- Using tacky glue, stick about 16 crayon halves around the stem of the pumpkin in a circle, arranging the colors into whatever pattern you wish.
- Wait a few minutes for the glue to dry.
- Blow-dry the crayons and watch them melt and dribble down the pumpkin’s surface.
- Add glitter (if you want) before the melted crayon wax hardens again.
3. Origami Corner Bookmarks
There are few better ways than a good Halloween book to get your spook on, and this easy origami craft can make the act of saving your page both festive and fun. To make the process as hassle-free as possible, use one of the printable templates below from The Printables Fairy and then follow the folding instructions to transform the sheet of paper into a vampire, fanged cat, zombie or more. We’ve included five templates for you to choose from, plus five of our favorite Halloween books for K-2 kids that you can pull off the shelf for storytime.
- Vampire bookmark template
- Zombie bookmark template
- Frankenstein bookmark template
- Black cat bookmark template
- Skull bookmark template
- White paper (not card stock, which is too thick to fold)
- Colored pencils and markers
- Print out your template of choice (using color ink) on white paper.
- Cut along the line so you have a square.
- Follow the folding instructions in the links where you downloaded the template. (The Printable Fairy provides video tutorials as well.)
- Draw any additional details with marker or colored pencil, if you wish.
Spooky book recommendations:
- The Little Kitten by Nicola Killen
- Bone Soup: A Spooky, Tasty Tale by Alyssa Satin Capucilli, illustrated by Tom Knight
- Halloween Good Night by Rebecca Grabill, illustrated by Ella Okstad
- The Happy and Heinous Halloween of Classroom 13 by Honest Lee and Matthew J. Gilbert, illustrated by Joelle Dreidemy
- Room on the Broom by Julia Donaldson, illustrated by Axel Scheffler
4. Homemade Slime
Slime — it may be icky, but the recipe is as easy as you can get and your kids will love having it around. In fact, we might argue that there’s even something wonderful about letting your kids make and play with slime, and not just because there’s a built-in science lesson waiting for you to teach them. Slime is also an amazing tactile experience that can help them feel calm (slime stress ball, anyone?). This recipe might be a mess, but it’ll last for months and keep your kids entertained through all the post-Halloween holiday madness.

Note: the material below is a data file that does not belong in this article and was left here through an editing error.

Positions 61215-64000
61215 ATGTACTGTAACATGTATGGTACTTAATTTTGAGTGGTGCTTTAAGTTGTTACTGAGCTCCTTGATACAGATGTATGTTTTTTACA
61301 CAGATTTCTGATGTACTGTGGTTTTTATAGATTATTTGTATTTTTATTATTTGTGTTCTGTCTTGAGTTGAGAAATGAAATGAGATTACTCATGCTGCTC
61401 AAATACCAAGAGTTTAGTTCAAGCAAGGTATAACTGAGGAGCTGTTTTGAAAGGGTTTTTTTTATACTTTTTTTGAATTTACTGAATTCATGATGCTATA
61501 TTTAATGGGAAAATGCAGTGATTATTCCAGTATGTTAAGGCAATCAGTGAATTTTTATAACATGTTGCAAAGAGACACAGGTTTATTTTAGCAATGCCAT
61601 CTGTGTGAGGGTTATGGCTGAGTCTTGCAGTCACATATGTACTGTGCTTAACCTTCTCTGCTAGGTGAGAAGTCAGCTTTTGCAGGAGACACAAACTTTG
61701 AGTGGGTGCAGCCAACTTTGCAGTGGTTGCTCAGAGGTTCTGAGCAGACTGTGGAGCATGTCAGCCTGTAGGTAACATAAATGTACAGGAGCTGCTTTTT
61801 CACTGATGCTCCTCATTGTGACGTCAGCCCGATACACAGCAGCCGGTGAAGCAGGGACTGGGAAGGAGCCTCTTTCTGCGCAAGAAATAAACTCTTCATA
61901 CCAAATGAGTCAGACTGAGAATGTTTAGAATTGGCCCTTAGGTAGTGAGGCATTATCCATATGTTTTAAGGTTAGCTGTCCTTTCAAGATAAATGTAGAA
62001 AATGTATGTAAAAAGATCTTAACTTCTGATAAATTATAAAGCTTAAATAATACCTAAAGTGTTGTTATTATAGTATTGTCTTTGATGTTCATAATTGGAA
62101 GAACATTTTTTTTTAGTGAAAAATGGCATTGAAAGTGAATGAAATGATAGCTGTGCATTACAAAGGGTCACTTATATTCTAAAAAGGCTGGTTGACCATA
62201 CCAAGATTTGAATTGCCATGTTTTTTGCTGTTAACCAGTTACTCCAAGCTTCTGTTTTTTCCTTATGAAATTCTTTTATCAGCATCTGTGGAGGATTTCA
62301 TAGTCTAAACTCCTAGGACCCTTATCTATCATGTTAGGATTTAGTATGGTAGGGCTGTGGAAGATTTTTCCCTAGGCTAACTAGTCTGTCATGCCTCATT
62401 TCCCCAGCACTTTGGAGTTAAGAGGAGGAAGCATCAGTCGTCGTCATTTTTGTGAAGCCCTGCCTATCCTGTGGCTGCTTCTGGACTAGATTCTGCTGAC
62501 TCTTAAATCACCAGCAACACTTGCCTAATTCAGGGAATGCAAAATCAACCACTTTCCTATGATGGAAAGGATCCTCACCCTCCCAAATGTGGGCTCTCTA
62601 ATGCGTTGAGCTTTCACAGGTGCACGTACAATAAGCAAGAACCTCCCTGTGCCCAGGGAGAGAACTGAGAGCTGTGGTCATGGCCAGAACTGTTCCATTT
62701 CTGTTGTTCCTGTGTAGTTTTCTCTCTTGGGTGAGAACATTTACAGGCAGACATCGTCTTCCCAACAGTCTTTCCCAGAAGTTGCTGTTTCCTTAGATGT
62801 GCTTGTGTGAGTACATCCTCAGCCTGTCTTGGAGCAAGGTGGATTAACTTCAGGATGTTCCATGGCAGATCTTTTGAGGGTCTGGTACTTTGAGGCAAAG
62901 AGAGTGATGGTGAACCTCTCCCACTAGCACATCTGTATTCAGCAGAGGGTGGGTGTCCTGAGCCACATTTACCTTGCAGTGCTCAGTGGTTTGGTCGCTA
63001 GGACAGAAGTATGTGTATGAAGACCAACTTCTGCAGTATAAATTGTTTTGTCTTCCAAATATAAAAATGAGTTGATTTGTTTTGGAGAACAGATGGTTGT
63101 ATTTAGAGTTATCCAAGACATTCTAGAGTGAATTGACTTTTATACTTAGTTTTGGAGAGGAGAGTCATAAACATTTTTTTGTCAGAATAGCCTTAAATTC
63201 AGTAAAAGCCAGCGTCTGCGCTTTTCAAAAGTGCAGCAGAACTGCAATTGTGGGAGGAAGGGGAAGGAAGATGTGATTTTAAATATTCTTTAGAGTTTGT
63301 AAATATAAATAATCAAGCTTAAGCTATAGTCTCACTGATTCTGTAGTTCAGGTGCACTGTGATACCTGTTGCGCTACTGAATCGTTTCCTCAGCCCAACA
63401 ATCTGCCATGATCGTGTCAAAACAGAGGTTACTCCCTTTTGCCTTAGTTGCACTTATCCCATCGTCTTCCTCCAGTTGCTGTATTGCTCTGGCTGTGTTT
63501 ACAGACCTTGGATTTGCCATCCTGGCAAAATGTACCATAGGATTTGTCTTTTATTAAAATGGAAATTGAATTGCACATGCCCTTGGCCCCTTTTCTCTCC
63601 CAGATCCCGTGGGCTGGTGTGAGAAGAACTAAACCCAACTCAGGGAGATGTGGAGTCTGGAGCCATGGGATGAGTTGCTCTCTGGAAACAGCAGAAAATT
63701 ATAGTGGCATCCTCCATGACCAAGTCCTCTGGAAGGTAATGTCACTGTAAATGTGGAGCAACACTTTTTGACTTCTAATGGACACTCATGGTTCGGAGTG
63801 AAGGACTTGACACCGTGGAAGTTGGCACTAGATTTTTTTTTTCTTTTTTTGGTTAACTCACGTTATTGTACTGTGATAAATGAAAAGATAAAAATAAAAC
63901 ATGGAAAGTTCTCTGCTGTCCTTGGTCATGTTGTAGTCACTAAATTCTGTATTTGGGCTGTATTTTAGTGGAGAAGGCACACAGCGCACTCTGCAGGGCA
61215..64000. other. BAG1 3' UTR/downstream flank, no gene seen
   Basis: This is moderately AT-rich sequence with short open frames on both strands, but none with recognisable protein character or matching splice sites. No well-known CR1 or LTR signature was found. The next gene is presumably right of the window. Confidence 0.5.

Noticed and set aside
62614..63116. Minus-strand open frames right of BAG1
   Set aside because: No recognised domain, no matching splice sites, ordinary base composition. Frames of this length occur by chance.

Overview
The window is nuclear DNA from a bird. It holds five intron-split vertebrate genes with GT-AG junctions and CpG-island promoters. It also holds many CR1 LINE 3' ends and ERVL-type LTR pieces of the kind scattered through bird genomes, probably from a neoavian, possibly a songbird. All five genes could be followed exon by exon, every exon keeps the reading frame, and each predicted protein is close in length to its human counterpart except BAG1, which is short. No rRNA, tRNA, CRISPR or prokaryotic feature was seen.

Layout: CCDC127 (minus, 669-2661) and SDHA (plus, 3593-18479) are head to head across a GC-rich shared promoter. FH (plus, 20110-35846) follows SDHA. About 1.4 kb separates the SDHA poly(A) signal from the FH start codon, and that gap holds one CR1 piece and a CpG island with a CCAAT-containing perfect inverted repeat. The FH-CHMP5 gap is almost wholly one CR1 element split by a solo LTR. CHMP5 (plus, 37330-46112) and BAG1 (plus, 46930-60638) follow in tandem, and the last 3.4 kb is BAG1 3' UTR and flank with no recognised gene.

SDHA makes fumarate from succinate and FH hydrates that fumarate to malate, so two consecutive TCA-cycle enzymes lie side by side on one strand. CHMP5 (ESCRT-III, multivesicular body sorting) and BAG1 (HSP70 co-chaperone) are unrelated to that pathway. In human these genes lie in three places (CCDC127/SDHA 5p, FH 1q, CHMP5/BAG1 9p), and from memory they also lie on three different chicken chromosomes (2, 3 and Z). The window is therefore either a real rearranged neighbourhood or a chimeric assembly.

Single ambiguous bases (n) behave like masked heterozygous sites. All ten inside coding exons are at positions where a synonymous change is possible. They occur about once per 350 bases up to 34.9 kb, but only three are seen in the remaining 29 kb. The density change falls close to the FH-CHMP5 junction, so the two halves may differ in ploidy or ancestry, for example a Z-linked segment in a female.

- At least 2 bottles of Elmer’s Washable Glitter Glue
- Liquid starch
- Googly eyes or plastic insects
- Large bowl
- Newspaper or garbage bags for your work surface
- Add two bottles of glue into your mixing bowl (stick to one color at a time).
- Measure out 1 cup of liquid starch and add to the glue, stirring with a spoon to incorporate. After using your spoon to fold most of the liquid into the glue, you can use your hands to knead the mixture.
- Continue adding liquid starch until you reach a “slime” texture — firm but stretchy.
- Store in Tupperware with googly eyes or plastic insects.
Pro tip: You can make glow-in-the-dark slime by using Elmer’s Glow in the Dark Glue or adding glow-in-the-dark paint to your mixture.
5. Halloween Clay Pot
Painting jack-o-lanterns is one way to add a bit of flair to a traditional Halloween ornament, but what about terra cotta pots? With some paint, a paintbrush and a wicked imagination, you and your child can transform your potted aloe plant into a spiky-haired monster or a tuft of moss into a witch’s frazzled hair. The possibilities are endless, and you can’t really mess up. (Just wait for the paint to dry, and add a fresh coating over any mess-ups.) When all’s said and done, you can lay these out on your porch or by the door, rest them on the mantel, use them as candy receptacles or even gift them to your favorite teacher or friend.
- Clay pots (any size)
- Acrylic craft paint
- Chalk (optional)
- Black magic markers (optional)
- Candy (optional)
- Potting soil and a plant (optional)
- Make sure the pots are free of any dust and grime.
- Paint a base layer on the outside of your pot. The color will depend on what you’re making (orange for a jack-o-lantern, green for Frankenstein, white for a mummy, etc.).
- Wait for the paint to dry, then use the chalk to draw on the features of the face.
- Using the magic marker or paint, fill in the features of your sketch.
- Add potting soil and a plant into the pot, or candy, if you wish.